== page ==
Additionally, GoInterface allows covariance and implicit (widening) numeric conversions on out parameters. For instance:

// Successful match:
void Method(out byte a, out string b);      // method in target type T
void Method(out uint a, out IComparable b); // method in the Interface

If a good matching method of T is not found for every method of Interface, GoInterface.From throws InvalidCastException. However, you can force any cast to succeed using the ForceFrom() method instead.

Forcing conversion

Currently, GoInterface is structured in such a way that it always generates a wrapper class even if the target type isn't really compatible with the interface. Still, if you use the From() method, it won't create an instance of the wrapper when T and Interface are not completely compatible. The GoInterface.ForceFrom methods, on the other hand, always produce a wrapper instance even if some methods (or all methods) are missing from T or could not be matched for some reason.

Although the ForceFrom cast succeeds, when you call a method that could not be found in T or had incompatible arguments (or return value), the wrapper throws a MissingMethodException. This behavior of letting the cast succeed, but failing when you try to invoke a missing method, is inspired by VB 9's new "dynamic interfaces" which behave the same way. GoInterface lets you choose whether you want to fail during the cast (by calling From()) or when calling a missing method (by calling ForceFrom()).

GoInterface can actually match up some methods that have different numbers of arguments, even though the normal From() method throws an exception in such cases. If you use ForceFrom, then it is possible to call this target method...

void Foo(int x, out int y, out int z);

...via this interface method:

void Foo(int x, string y);

GoInterface allows the last argument(s) of the interface to be dropped (in this case, string y) if they do not exist on the target method (but they must be input arguments). It also allows out arguments on the target method to be dropped if they do not exist in the interface (y and z). It allows mismatches between ref and input arguments. For example, a ref int argument can be matched up with an int argument, and vice versa. Finally, an out argument on the target method can be matched up with a ref argument on the interface; the input value supplied by the caller is discarded, but the ref parameter receives the value of the out parameter.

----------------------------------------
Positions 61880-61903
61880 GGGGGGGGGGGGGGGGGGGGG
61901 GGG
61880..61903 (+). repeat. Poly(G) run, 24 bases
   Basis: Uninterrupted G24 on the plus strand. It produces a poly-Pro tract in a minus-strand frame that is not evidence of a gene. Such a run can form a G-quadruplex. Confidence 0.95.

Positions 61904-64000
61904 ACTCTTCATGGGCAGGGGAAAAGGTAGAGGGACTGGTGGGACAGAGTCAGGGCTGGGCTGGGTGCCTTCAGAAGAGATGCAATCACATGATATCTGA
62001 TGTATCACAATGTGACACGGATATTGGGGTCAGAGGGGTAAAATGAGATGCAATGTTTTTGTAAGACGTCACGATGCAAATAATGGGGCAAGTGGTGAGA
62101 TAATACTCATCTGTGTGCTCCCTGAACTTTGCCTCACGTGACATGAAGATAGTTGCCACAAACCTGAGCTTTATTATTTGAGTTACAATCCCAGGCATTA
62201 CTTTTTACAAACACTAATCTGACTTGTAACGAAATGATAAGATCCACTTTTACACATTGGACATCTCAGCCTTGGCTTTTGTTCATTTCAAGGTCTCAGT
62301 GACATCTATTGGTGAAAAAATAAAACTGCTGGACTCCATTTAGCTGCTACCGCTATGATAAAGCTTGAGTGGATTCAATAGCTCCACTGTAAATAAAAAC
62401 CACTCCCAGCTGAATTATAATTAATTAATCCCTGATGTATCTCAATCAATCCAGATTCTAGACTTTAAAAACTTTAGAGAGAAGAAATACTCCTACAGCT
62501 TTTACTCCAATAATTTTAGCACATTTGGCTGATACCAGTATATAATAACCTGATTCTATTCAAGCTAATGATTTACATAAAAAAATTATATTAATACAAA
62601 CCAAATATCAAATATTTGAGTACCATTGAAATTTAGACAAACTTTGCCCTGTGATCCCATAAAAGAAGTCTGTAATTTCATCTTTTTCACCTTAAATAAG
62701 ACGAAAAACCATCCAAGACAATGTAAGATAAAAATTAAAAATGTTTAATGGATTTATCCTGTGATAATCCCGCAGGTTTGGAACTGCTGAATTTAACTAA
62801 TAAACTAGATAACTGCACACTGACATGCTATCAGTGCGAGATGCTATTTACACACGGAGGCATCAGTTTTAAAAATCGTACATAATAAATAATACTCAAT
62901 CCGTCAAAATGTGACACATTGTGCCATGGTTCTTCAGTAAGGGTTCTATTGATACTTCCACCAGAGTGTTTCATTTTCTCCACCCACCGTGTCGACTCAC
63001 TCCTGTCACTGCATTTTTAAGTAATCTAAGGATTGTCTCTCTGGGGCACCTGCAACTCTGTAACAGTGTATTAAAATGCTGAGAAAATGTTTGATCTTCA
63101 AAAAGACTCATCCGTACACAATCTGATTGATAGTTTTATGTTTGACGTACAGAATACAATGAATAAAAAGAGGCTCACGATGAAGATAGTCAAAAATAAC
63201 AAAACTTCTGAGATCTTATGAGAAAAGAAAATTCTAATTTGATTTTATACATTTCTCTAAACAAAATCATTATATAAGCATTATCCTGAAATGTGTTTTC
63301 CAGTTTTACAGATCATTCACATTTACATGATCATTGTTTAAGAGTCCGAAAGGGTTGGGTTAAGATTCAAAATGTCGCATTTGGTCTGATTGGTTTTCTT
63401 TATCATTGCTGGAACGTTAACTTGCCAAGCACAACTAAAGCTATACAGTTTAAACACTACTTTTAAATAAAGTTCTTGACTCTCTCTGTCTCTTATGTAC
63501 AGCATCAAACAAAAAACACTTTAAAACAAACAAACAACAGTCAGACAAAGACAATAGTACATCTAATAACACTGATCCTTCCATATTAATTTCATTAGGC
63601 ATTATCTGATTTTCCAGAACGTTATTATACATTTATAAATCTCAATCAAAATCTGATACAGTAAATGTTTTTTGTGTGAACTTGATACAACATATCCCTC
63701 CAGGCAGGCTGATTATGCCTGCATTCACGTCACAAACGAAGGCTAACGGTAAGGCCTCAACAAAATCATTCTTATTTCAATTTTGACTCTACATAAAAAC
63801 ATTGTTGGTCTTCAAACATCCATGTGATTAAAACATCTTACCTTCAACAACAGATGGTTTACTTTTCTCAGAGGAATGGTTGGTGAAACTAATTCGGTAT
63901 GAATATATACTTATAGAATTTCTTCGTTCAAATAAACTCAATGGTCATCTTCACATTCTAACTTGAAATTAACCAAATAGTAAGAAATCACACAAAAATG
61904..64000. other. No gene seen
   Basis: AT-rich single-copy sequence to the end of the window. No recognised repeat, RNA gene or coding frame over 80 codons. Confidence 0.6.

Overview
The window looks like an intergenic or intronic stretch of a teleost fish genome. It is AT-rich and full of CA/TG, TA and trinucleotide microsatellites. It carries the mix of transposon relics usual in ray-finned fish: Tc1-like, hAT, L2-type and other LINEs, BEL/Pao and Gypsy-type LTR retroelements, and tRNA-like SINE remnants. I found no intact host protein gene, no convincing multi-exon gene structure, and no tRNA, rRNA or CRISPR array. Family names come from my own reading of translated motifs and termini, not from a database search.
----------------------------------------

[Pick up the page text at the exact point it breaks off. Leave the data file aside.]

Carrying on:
Remember, the basic From() method will throw an exception if these kinds of mismatches occur; if you want to drop parameters like this or have ref mismatches, you must call ForceFrom or the second overload of From().

The second From() method takes a CastOptions value as a second parameter. The following CastOptions exist:

  • CastOptions.As - if the cast fails, From returns null instead of throwing an exception.
  • CastOptions.AllowUnmatchedMethods - allows the cast to succeed even if some methods were not found, ambiguous, or had irreconcilable arguments.
  • CastOptions.AllowRefMismatch - allows the cast to succeed even if there are ref mismatches (e.g., ref float being matched up with float).
  • CastOptions.AllowMissingParams - allows the cast to succeed even if certain methods could only be matched by dropping parameters from the end of their argument lists.
  • CastOptions.NoUnwrap - normally, GoInterface<Interface> will detect if the object you are casting is already wrapped, and unwraps it if so, so that it does not produce wrappers around other wrappers. This option suppresses that behavior. Of course, this issue doesn't exist in the Go language, since Go does not need to use wrappers.

The CastOptions only control whether the cast succeeds, not whether method calls on the wrapper succeed. If there is a ref mismatch on a certain method, for instance, you can always call that method if the cast succeeded; the wrapper will not throw an exception. The same wrapper class is produced whether you call From() or ForceFrom(), and the wrapper can't keep track of whether you want calls to succeed or not, as it doesn't store a list of CastOptions anywhere.

Note: the From method that takes CastOptions is a bit slower than the other two.

Default arguments

GoInterface supports target methods with optional parameters. For example, if the target method is:

void Sleep(int milliseconds, bool nightmares = false);

but the interface contains only: